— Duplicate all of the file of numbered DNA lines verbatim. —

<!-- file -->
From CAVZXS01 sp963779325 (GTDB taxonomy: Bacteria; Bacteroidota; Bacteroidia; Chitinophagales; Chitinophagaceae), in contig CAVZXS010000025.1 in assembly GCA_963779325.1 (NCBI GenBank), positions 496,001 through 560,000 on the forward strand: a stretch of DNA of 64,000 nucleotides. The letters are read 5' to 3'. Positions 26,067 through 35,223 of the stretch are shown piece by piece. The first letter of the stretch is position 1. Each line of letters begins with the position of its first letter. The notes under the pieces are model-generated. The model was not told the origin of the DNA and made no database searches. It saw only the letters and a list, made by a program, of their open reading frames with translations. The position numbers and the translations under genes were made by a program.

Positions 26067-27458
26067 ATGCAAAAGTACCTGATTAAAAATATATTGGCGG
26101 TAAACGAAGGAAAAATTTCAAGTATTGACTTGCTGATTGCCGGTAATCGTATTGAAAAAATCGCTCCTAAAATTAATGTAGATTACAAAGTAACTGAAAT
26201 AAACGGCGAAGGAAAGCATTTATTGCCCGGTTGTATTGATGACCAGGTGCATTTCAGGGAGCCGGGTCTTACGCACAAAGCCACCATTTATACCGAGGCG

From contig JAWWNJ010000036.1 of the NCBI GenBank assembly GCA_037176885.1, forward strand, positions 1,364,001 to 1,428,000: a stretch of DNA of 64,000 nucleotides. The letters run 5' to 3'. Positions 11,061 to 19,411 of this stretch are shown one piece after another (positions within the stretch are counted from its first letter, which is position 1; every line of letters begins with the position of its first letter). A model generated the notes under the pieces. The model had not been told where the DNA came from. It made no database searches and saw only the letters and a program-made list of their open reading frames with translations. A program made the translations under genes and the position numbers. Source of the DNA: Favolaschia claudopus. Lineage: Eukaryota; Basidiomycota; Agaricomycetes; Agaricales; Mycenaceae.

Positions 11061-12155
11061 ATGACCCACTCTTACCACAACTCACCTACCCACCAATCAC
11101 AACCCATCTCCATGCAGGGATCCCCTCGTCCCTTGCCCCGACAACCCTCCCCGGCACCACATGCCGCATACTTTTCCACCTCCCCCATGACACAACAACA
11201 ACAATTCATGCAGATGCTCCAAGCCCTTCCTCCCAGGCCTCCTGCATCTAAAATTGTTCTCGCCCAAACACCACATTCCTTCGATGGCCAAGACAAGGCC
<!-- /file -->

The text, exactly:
From CAVZXS01 sp963779325 (GTDB taxonomy: Bacteria; Bacteroidota; Bacteroidia; Chitinophagales; Chitinophagaceae), in contig CAVZXS010000025.1 in assembly GCA_963779325.1 (NCBI GenBank), positions 496,001 through 560,000 on the forward strand: a stretch of DNA of 64,000 nucleotides. The letters are read 5' to 3'. Positions 26,067 through 35,223 of the stretch are shown piece by piece. The first letter of the stretch is position 1. Each line of letters begins with the position of its first letter. The notes under the pieces are model-generated. The model was not told the origin of the DNA and made no database searches. It saw only the letters and a list, made by a program, of their open reading frames with translations. The position numbers and the translations under genes were made by a program.

Positions 26067-27458
26067 ATGCAAAAGTACCTGATTAAAAATATATTGGCGG
26101 TAAACGAAGGAAAAATTTCAAGTATTGACTTGCTGATTGCCGGTAATCGTATTGAAAAAATCGCTCCTAAAATTAATGTAGATTACAAAGTAACTGAAAT
26201 AAACGGCGAAGGAAAGCATTTATTGCCCGGTTGTATTGATGACCAGGTGCATTTCAGGGAGCCGGGTCTTACGCACAAAGCCACCATTTATACCGAGGCG

From contig JAWWNJ010000036.1 of the NCBI GenBank assembly GCA_037176885.1, forward strand, positions 1,364,001 to 1,428,000: a stretch of DNA of 64,000 nucleotides. The letters run 5' to 3'. Positions 11,061 to 19,411 of this stretch are shown one piece after another (positions within the stretch are counted from its first letter, which is position 1; every line of letters begins with the position of its first letter). A model generated the notes under the pieces. The model had not been told where the DNA came from. It made no database searches and saw only the letters and a program-made list of their open reading frames with translations. A program made the translations under genes and the position numbers. Source of the DNA: Favolaschia claudopus. Lineage: Eukaryota; Basidiomycota; Agaricomycetes; Agaricales; Mycenaceae.

Positions 11061-12155
11061 ATGACCCACTCTTACCACAACTCACCTACCCACCAATCAC
11101 AACCCATCTCCATGCAGGGATCCCCTCGTCCCTTGCCCCGACAACCCTCCCCGGCACCACATGCCGCATACTTTTCCACCTCCCCCATGACACAACAACA
11201 ACAATTCATGCAGATGCTCCAAGCCCTTCCTCCCAGGCCTCCTGCATCTAAAATTGTTCTCGCCCAAACACCACATTCCTTCGATGGCCAAGACAAGGCC